Businesses are often responsible for discrimination against young people. For example, store bans are common. Across America, over 1,000 malls and shopping centers have banned young people in some capacity, often banning young people from being present without a legal adult on weekends. Bans on young people aren’t confined to malls either. A 7Eleven location in Washington, DC, only allowed two youths in the store at a time. 

While large chains don’t often have bans on young people, many individual stores, either part of a large chain or a local small business, often implement such bans; usually justified because one teen shoplifted, or by saying that young people are a nuisance to other customers.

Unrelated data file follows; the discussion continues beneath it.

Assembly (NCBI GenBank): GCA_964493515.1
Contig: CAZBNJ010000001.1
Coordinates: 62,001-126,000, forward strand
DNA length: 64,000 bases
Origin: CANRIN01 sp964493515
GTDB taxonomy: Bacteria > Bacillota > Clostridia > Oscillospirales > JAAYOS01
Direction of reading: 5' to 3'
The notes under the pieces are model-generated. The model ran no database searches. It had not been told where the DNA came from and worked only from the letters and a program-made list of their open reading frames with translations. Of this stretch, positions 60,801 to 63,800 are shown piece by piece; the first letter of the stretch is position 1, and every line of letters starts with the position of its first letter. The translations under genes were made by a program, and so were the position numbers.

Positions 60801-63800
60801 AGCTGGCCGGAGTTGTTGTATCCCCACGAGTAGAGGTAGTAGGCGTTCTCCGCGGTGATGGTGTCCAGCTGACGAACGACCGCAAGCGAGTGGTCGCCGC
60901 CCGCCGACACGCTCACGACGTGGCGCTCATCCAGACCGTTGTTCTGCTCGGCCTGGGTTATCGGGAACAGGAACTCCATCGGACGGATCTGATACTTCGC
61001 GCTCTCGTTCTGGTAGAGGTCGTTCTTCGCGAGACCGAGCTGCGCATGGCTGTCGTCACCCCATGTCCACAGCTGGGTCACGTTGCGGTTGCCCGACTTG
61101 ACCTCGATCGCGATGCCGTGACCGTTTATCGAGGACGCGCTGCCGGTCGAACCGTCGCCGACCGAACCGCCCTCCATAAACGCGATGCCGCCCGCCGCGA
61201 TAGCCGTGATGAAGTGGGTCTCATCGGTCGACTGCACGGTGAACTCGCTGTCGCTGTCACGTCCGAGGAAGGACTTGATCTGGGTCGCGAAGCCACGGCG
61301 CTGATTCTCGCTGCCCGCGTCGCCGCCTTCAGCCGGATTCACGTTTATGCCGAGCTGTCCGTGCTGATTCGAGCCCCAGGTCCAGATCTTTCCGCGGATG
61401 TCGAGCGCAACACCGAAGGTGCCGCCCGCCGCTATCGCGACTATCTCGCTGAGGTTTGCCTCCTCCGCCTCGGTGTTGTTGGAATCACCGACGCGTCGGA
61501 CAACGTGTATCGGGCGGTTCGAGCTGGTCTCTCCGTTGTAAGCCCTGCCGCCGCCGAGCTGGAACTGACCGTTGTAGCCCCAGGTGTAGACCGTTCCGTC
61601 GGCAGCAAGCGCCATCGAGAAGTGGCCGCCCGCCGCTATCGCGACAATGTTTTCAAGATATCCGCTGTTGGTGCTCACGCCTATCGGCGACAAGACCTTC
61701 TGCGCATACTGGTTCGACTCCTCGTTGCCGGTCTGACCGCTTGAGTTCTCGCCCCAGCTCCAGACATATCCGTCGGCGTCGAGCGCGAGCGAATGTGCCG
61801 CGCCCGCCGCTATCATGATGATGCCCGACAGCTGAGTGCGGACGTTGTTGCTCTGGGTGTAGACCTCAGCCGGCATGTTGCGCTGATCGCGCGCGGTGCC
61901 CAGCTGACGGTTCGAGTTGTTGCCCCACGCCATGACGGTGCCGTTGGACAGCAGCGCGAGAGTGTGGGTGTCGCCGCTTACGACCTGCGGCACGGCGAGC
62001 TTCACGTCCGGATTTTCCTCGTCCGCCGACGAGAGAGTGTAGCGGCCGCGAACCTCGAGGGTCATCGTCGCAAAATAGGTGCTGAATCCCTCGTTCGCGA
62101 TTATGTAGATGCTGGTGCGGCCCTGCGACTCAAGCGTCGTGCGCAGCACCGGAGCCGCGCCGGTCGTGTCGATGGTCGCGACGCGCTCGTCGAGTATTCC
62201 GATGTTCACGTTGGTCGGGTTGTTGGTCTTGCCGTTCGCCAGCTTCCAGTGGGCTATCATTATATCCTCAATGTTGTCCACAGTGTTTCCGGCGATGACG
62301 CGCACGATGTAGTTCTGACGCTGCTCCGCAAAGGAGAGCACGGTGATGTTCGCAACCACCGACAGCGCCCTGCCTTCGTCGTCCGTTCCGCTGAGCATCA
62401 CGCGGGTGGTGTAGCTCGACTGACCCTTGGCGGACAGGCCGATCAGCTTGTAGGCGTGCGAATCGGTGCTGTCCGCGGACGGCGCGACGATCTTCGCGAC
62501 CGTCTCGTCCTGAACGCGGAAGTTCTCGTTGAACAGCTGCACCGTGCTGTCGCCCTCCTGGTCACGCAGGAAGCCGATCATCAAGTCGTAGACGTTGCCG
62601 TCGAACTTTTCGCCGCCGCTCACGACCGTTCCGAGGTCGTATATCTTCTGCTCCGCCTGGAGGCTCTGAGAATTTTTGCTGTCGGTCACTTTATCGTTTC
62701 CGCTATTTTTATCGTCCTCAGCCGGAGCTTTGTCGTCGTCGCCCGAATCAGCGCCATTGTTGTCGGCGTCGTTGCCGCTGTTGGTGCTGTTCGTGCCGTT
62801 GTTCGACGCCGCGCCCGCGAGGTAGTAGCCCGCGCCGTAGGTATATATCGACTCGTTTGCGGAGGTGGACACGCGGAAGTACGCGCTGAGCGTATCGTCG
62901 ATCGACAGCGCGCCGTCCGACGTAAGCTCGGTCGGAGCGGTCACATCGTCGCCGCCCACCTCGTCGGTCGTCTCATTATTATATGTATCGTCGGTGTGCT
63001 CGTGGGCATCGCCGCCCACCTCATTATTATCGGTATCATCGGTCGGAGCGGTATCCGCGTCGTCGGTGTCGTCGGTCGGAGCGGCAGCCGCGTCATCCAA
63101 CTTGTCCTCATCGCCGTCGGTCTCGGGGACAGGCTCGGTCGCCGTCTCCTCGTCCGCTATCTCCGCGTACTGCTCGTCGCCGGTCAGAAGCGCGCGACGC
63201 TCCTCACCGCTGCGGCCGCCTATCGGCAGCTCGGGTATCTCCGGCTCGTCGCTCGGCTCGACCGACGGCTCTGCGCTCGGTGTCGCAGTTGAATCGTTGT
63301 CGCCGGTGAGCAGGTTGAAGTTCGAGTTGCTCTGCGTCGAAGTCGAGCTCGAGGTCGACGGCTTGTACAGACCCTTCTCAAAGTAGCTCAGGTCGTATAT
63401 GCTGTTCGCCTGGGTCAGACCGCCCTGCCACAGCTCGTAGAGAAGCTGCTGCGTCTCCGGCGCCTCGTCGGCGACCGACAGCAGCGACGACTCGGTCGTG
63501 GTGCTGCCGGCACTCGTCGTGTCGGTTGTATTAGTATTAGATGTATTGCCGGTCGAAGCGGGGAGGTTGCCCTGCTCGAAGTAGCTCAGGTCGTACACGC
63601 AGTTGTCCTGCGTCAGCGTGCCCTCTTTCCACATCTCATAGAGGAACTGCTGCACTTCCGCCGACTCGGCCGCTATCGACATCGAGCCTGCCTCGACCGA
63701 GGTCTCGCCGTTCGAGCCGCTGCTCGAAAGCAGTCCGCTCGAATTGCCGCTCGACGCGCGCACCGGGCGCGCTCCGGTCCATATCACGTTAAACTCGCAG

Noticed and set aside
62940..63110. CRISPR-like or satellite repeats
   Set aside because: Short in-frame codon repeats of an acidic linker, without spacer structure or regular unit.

The internet isn’t a frontier safe from barriers either. Many websites and online services ban people from using their service if they are under a certain age, usually 16 or 18. ActBlue, an online service that handles donations to several politicians doesn’t allow people under 18 to donate through their service. Even the OpenWeatherMap API requires you to be 16 to use. Why does one need to be 16 to access weather data?

This is symptomatic of a greater prejudice against young people founded upon baseless claims that young people are incompetent and irresponsible. If businesses used such policies against any other group, there would be public outrage, and rightfully so. So, why is it acceptable to do this against young people?

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